Both were among those reported by the Sudanese media to have been arrested Thursday in a sweep by the military against al-Bashir's inner circle. Zein Abedeen confirmed the media reports Friday without specifying the two men.
An ICC spokesman declined to comment on al-Bashir's case. On Thursday, Amnesty International and Human Rights Watch urged the Sudanese military to hand over the ousted leader. "Victims of the gravest crimes in Darfur should not have to wait any longer for justice," said Jehanne Henry, associate director at Human Rights Watch.
Meanwhile, Zein Abedeen sought to reassure protesters who, while celebrating al-Bashir's removal, oppose the military's seizure of power. After ousting the president, the military announced it would rule the country for two years through a transitional council. It also suspended the constitution, dissolved the government, declared a three-month state of emergency and imposed a night-time curfew.
Protest organizers have vowed not to end their street action until a civilian transitional council is formed, saying rule by military commanders who for years were al-Bashir loyalists is just an extension of his regime.
The curfew and state of emergency have raised fears the military could eventually disperse the sit-in by force. But at least initially, it appears to be trying to persuade protest organizers to end the campaign.
Speaking at a news conference aired live on state TV and flanked by other uniformed officers, Zein Abedeen insisted the army has no ambition to hold the reins of power for long.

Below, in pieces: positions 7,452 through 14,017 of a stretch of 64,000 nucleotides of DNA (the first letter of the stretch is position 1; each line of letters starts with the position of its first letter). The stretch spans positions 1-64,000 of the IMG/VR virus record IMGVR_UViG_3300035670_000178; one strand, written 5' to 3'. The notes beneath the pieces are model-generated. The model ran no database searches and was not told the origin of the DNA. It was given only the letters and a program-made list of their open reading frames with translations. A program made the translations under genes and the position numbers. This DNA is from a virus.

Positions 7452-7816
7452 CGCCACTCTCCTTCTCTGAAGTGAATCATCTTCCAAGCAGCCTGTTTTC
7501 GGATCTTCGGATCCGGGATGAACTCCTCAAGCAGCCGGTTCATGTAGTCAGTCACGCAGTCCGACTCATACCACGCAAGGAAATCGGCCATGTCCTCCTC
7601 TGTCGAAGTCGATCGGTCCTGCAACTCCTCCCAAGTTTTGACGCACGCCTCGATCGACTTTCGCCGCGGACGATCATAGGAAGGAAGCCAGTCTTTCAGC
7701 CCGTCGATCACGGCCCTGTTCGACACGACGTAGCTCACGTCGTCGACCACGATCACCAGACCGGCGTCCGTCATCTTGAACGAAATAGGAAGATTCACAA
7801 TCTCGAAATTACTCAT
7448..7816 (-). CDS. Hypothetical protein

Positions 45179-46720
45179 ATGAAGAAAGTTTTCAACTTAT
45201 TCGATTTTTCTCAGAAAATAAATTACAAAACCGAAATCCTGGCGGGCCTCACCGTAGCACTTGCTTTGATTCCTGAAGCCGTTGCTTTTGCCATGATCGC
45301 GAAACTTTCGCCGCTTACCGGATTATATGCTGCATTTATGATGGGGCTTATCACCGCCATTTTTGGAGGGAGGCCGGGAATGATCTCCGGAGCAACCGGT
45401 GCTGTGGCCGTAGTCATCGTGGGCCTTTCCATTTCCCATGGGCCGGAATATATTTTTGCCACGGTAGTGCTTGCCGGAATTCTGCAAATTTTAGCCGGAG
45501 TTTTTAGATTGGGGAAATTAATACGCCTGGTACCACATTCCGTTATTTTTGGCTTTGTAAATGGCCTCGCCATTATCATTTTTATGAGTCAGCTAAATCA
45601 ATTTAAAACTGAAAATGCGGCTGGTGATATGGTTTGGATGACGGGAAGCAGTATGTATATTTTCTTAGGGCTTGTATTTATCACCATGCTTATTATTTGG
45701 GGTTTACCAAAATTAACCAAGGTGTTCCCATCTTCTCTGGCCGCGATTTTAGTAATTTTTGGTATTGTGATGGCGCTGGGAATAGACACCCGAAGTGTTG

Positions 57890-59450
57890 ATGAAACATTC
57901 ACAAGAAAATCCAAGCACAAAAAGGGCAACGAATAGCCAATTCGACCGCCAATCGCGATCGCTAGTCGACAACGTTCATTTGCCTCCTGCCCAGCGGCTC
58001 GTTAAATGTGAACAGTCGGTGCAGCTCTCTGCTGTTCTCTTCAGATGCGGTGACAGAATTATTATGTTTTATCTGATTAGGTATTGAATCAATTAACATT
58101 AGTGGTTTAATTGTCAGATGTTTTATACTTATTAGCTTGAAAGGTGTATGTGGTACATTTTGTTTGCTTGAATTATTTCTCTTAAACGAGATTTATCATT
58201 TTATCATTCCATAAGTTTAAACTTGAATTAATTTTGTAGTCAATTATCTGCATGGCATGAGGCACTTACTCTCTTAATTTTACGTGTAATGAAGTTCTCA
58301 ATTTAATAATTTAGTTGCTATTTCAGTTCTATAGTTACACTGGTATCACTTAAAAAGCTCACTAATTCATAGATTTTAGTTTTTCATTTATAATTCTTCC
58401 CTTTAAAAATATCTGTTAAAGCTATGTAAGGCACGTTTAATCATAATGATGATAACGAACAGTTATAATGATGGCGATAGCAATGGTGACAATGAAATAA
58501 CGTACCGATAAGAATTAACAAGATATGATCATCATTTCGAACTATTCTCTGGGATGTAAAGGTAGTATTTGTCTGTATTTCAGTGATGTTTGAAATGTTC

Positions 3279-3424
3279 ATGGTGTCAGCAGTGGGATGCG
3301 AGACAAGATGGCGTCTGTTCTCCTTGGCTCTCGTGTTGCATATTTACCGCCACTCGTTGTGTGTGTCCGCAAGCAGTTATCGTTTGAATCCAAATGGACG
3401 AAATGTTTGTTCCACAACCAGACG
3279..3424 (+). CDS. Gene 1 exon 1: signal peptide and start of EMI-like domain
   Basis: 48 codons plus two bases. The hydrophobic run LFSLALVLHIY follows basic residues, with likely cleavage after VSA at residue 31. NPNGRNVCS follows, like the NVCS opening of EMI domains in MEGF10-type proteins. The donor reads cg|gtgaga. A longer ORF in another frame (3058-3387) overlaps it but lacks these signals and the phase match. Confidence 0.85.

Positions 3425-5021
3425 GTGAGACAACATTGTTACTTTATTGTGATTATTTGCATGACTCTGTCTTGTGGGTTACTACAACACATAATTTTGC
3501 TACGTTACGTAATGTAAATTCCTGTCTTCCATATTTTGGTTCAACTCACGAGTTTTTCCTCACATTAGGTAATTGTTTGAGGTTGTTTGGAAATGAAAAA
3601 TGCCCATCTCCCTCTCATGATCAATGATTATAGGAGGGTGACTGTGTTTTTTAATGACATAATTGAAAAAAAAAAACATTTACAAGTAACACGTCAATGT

"If within a month, Sudan became able to run itself without chaos, we are ready to leave even after a month. The maximum is two years," he said. He said the military would only appoint the defense and interior ministers in any transitional government and would not interfere.
"This was not a coup," but a "tool of change," he said. "We came ... to guide the country forward."
But protest organizers rejected the military's assurances, calling them "deception and farce."
The Sudanese Professionals Association, which has spearheaded the four months of demonstrations against al-Bashir, said the "coup leaders ... are not eligible to bring change," and repeated demands for the "immediate handover of power to a civilian transitional government."
At the sit-in, the mood was festive. Some protesters brought in mattresses, fans and even air conditioners, while others swept the streets to keep them clean, signaling they intend to stay long-term. As thousands of Muslim worshippers lined up in the street to hold prayers, Christians among the protesters held blankets over them to shade them from the sun in a show of solidarity.
There were also signs of cracks among al-Bashir's former loyalists. On Friday, the commander of Sudan's feared Rapid Support Force, a paramilitary force, expressed support for the protesters, saying the forces will not "accept any solutions rejected by the Sudanese people" and called for dialogue so Sudan would "avoid slipping into chaos."